Thus, the aim of this study was to show the microwaves action in fixation of rat fetuses' tissue, using histological and immunohistochemistry methods for analysis.
MATERIAL AND METHOD
All the aspects of this study were approved by Ethics Committee of University of São Paulo, Brazil. It was used five Wistar rat fetuses samples composed by dermal and cartilaginous tissues, the first group was immersed in 4% paraformaldehyde during 72 hours; the second group was immersed in 4% paraformaldehyde and irradiated using a microwave oven (PANASONIC) during 1 minute and removed 10 minutes later, according to Login et al., method, for histological processing. After, the fetuses were included in paraffin (Merck) and cut of into 6|jm using silanized histological glasses. The histological samples were stained by sodium acetate giemsa, hematoxilin-eosin and mallory trichrome.
For immunohistochemical analysis, it was used histological glasses composed by fetuses samples fixed in microwave oven, which were divided into three groups, in the first group it was performed the antigenic retrieving soaking the histological glasses in sodium citrate solution pH6.0, during 40 minutes; the second group was immersed in sodium citrate solution pH6.0 and irradiated in a microwave oven during 2 minutes in maximal temperature; in the third group, it was performed the immuno-histochemical analysis without doing the antigenic retrieving. For this immunohistochemical analysis, it was used the Ki67 antibody (Novocastra), recommended in the evaluation of the cellular proliferation. The antibody dilution was 1/200 |jL, incubated by 60 minutes and exposed using the ABC kit, Novocastra.
The dermal tissue samples stained by Giemsa showed a better preservation of the connective tissue in the fixative procedure. When the dermal tissue samples were stained by Mallory trichrome, the epithelial tissue and corneous layer showed a better preservation when fixed in microwave oven. The cartilaginous tissue stained by showed a significant difference (Fig. 1). When the immunohistochemical analysis was performed in fetuses, it was possible to observe a strongly staining using Ki67 in the epithelial cells samples retrieved by steamer and with microwave oven (Fig. 2).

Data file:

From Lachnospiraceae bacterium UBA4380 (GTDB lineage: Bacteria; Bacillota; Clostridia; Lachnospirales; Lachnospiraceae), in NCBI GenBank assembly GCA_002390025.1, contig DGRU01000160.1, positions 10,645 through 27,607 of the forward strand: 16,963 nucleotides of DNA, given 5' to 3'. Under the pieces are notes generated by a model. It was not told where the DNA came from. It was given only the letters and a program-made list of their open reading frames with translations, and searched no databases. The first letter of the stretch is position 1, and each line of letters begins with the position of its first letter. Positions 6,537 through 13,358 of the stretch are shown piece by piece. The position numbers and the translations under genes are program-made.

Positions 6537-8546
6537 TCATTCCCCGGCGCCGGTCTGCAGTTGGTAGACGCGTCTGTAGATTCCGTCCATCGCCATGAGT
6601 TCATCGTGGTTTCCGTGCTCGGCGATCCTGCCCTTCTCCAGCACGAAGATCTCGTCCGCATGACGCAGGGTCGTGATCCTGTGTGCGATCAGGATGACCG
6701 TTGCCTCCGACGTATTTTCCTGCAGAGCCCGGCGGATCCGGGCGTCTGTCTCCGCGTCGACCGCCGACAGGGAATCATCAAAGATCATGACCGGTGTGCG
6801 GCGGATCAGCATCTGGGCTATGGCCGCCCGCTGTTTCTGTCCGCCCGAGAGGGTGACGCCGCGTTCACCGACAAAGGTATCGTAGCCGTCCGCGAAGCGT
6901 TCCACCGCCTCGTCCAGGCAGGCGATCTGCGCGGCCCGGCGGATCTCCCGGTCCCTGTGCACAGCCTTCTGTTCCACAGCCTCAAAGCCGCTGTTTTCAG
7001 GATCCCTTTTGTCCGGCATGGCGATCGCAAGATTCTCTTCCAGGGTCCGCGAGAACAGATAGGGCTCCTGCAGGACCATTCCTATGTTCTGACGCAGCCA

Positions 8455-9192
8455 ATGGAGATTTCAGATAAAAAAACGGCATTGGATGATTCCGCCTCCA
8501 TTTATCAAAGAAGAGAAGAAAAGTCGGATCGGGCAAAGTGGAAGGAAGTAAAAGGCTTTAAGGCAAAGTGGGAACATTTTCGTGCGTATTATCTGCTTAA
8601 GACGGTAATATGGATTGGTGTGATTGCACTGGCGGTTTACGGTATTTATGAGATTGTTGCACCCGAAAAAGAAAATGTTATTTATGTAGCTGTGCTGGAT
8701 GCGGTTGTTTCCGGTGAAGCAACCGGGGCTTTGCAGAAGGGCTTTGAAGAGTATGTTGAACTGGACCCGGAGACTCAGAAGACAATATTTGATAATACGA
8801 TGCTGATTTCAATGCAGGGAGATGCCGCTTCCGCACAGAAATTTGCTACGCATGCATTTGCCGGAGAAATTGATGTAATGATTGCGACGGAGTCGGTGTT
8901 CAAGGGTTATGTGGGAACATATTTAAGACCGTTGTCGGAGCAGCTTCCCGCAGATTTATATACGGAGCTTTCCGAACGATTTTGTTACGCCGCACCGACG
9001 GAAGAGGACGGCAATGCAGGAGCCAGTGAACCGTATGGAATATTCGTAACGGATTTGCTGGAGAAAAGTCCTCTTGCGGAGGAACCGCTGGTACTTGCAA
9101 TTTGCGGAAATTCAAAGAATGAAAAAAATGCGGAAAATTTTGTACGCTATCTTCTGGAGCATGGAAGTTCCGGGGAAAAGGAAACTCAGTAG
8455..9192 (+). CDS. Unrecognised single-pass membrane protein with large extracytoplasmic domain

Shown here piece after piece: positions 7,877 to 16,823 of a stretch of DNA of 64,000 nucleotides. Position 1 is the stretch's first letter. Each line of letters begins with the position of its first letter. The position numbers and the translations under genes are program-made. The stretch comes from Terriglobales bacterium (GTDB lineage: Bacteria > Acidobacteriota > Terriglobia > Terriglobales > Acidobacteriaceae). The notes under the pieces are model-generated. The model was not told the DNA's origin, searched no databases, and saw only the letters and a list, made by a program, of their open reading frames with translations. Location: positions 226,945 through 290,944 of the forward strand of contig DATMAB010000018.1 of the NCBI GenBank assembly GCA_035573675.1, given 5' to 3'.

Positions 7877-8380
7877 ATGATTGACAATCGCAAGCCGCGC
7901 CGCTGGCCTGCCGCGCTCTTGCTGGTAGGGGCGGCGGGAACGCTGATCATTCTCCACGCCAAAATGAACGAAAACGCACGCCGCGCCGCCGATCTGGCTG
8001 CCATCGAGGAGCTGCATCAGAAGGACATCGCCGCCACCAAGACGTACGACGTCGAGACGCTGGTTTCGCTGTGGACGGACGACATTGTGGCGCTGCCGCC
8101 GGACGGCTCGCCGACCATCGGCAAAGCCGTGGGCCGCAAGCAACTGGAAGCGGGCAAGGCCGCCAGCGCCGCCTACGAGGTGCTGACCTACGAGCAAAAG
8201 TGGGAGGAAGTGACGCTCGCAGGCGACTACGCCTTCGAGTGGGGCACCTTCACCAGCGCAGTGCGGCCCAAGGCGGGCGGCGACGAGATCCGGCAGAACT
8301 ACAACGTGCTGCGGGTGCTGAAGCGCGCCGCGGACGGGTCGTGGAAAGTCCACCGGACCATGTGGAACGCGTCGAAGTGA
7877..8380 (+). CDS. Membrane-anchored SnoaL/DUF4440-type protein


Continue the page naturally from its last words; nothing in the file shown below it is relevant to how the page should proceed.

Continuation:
In relation to fixative process, our results showed an advantage fixing using microwave oven, being possible to affirm that the microwave oven can accelerate the histological processing of the samples, without compromising the tissue structures. Thus, it is possible to obtain immunohistochemical reactions with a better quality and more confiable, however, in the histological glasses that it was applied immunohistochemical reaction without antigenic retrieval, it was not possible to detect immunohistochemical reaction for Ki67 antibody (Figs. 1 and 2).
This study presents the microwaves action in fixation of rat fetuses' tissue, using histological and immunohistochemistry methods for analysis. Microwave fixation, alone or combined with aldehydes, gave excellent preservation of morphological detail and antigenicity was retained in a wide variety of tissues, as it was observed in this study. In addition, when specimens were fixed by microwave irradiation in aldehydes it was possible to reduce the concentration of the primary antibodies by tenfold compared with conventionally fixed material and still to achieve excellent immunostaining. More over, it was not possible to stain for keratin in the epithelium of formalin-fixed skin, although specimens fixed by microwave irradiation stained well (Login & Dvorak, 1985). For light microscopy, microwave fixation has been shown to have an advantage over conventional fixation for immunohistochemistry.
The demand for a rapid and reproducible fixation for cartilaginous and dermal tissues have been addressed by the application of microwave enhanced fixation and staining. The application of microwave irradiation between 303 and 313K allows excellent preservation of cartilage structure. At 333K heat damage can be observed. This agrees with work by Visser et al., 1992. They observed that treatment of dermal sheep collagen with 0.65% glutaraldehyde and microwave irradiation at 333K resulted in maximum shrinkage within 1 minute, compared with small amounts of shrinkage at lower temperatures. However, no loosening of the cartilage from the subchondral shrinkage bone, caused by heating of the minerals in the bone,has been observed. The temperatures measured were from the surrounding fixative solutions as the temperatures generated inside the sample could not be measured.